The Index shows that:

  • The country has seen a significant improvement in education, with all regions experiencing improvements in outcomes at secondary level and in the skill levels of the adult population.
  • The UK’s natural environment has improved, with reductions in emissions – including decreases in CO2 emissions from industry, commercial sources, and transport – as well as reduced exposure to air pollution, an increase in the number of tress being planted, and a larger proportion of waste being recycled.
  • The country has enjoyed increasing, albeit low, GDP growth and historically low unemployment – with the rate of unemployment nearly halving in the decade before the pandemic, from 7.7% to 3.9%.
  • The UK has continued to improve its infrastructure, especially transport and communications, with average internet download speeds rising nine-fold from 8 Mbps to 72 Mbps over the last decade.

However, the Index also reveals that the country’s prosperity is currently being undermined by a deterioration in aspects that lie outside of the traditional focus on GDP, infrastructure, and transport. These include the safety and security of local communities, people’s physical and mental health, conditions for local enterprise, key aspects of social capital, and, to a lesser extent, the effectiveness of local governance.

It suggests that:

  • The nation’s safety and security has deteriorated over the last decade, including in 13 out of 15 regions and three quarters of all local authorities. There have been significant increases in violent crime, including homicides, sexual offences, and the frequency of terrorist attacks, and civil disorder has worsened, with increasing rates of weapon possession and public order offences.
  • Health has deteriorated across all regions of the UK over the last decade. There has been a significant decline in the number of care home beds and in the percentage of people that are admitted, discharged, or treated within four hours of attending A%E. In addition, there has been an increase in the prevalence of depression (up by 66%), cancer (up by 52%), and dementia (up by 40%).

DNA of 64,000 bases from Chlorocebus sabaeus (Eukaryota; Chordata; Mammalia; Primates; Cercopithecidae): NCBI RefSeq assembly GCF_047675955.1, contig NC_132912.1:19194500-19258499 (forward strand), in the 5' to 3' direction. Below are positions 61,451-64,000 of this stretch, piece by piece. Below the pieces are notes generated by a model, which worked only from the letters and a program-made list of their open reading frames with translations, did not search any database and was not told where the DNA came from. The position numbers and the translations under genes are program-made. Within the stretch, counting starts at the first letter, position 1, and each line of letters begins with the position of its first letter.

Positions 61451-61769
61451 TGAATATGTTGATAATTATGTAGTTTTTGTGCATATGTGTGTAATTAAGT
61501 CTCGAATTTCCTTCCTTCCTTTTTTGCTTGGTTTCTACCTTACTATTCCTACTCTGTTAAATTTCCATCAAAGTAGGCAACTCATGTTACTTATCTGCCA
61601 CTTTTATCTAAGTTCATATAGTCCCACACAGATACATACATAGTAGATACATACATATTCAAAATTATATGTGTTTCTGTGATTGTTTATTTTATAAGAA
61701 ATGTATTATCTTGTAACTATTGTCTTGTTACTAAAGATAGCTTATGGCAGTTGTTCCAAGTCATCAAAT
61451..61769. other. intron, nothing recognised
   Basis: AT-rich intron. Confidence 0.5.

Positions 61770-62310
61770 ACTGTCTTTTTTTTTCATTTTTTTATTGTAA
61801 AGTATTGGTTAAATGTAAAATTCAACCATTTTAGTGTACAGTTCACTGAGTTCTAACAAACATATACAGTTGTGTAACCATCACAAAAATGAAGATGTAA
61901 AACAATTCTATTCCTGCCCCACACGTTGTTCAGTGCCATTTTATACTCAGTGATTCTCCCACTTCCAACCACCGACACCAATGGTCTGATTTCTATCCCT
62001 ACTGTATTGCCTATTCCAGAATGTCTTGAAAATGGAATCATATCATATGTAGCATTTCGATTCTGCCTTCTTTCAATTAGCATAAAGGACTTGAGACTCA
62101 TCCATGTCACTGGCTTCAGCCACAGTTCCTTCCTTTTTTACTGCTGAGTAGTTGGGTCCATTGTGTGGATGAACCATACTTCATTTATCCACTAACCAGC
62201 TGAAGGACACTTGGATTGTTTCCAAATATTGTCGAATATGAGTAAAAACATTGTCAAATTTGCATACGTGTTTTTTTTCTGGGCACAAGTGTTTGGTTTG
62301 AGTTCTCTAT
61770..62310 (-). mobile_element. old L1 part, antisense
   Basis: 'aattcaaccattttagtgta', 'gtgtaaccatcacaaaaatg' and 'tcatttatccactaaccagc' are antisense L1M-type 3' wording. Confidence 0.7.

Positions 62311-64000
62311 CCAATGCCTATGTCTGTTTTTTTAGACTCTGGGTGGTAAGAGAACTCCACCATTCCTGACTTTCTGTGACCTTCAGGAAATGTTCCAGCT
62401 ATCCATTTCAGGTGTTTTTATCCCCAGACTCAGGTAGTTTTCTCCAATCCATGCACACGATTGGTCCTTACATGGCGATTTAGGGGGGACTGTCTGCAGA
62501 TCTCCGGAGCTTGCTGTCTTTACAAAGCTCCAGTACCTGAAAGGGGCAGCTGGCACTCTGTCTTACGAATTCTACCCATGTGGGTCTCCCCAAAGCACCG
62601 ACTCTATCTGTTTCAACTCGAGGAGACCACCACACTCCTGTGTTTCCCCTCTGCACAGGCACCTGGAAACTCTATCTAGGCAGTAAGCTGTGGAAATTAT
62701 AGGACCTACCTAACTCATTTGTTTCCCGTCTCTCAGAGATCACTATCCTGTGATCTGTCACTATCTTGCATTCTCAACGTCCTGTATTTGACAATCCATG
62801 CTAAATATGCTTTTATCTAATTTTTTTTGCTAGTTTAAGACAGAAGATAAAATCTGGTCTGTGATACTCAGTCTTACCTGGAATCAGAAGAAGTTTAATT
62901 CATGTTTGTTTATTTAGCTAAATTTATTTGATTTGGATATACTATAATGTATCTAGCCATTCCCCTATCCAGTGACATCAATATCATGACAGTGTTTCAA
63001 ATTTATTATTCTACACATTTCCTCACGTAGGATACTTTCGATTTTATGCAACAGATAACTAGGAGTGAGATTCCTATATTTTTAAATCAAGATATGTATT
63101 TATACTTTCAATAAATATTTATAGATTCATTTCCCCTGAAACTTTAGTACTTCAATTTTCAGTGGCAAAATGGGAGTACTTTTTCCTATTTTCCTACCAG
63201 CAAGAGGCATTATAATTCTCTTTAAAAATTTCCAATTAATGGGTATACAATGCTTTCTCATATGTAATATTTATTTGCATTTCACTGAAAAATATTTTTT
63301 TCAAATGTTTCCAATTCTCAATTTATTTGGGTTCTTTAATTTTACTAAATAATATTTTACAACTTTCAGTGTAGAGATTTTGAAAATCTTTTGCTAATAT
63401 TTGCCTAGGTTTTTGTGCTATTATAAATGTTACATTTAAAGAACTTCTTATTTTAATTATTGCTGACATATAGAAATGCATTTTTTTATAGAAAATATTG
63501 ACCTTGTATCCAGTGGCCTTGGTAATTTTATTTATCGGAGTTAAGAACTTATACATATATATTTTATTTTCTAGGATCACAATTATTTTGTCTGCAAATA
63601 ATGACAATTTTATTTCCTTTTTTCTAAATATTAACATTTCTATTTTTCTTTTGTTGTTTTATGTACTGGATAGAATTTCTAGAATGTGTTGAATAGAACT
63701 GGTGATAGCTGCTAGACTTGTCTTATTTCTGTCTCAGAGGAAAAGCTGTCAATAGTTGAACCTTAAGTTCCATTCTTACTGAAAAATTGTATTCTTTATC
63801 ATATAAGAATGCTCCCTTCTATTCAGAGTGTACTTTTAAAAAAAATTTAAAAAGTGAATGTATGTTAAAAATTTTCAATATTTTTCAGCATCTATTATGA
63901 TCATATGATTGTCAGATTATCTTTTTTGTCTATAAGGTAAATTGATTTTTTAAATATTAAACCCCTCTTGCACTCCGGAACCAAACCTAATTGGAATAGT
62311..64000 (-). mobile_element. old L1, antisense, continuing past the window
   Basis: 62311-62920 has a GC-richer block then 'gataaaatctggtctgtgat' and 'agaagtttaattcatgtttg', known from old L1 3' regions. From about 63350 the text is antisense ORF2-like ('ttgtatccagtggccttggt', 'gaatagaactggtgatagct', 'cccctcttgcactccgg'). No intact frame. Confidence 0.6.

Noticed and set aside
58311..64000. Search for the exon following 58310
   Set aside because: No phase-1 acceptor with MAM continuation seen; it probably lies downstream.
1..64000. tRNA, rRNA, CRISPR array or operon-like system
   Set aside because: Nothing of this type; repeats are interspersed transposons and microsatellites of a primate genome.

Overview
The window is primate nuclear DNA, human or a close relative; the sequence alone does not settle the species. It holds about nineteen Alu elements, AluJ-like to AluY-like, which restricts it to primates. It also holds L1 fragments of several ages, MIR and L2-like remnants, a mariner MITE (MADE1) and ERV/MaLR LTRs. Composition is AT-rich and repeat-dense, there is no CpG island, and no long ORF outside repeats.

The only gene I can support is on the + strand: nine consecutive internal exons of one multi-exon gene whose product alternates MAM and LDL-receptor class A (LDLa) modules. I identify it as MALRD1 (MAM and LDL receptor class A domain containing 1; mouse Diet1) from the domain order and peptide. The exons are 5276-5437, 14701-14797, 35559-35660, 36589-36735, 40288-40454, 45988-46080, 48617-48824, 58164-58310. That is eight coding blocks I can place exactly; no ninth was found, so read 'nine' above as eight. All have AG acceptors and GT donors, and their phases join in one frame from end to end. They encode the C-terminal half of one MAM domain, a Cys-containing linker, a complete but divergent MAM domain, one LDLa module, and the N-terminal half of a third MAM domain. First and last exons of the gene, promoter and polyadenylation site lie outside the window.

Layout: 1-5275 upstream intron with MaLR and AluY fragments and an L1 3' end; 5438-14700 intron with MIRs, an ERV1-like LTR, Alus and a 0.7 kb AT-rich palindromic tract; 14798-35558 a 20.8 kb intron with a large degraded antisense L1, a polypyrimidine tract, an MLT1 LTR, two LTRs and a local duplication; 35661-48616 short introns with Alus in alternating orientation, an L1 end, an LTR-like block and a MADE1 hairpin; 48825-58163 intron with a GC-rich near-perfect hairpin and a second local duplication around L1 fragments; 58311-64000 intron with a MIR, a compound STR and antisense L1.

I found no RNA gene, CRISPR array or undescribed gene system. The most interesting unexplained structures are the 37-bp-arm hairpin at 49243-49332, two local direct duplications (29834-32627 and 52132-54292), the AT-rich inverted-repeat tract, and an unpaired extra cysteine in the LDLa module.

• There has been a marked deterioration in the quality of local conditions for businesses, entrepreneurs, and investors since 2011. Many businesses report severe skills shortages and barriers to doing business. Things that help to drive enterprise, like flexible local labour markets, are also deteriorating.
  • Key aspects of social capital are deteriorating. The strength of families appears to be weakening, with rising numbers of looked after children and children on protection plans, as well as a slight decline in the number of times a week that families each together. In the 10 years prior to the pandemic, there was a decline in the strength of people’s social networks and a fall in institutional trust.
  • The quality of local governance has declined in the UK over the last decade, largely due to reductions in local election turnout and the collapse of political choice. The number of local authorities that have not seen any change in the ruling party over the last 20 years increased from 42 a decade ago to 66 today.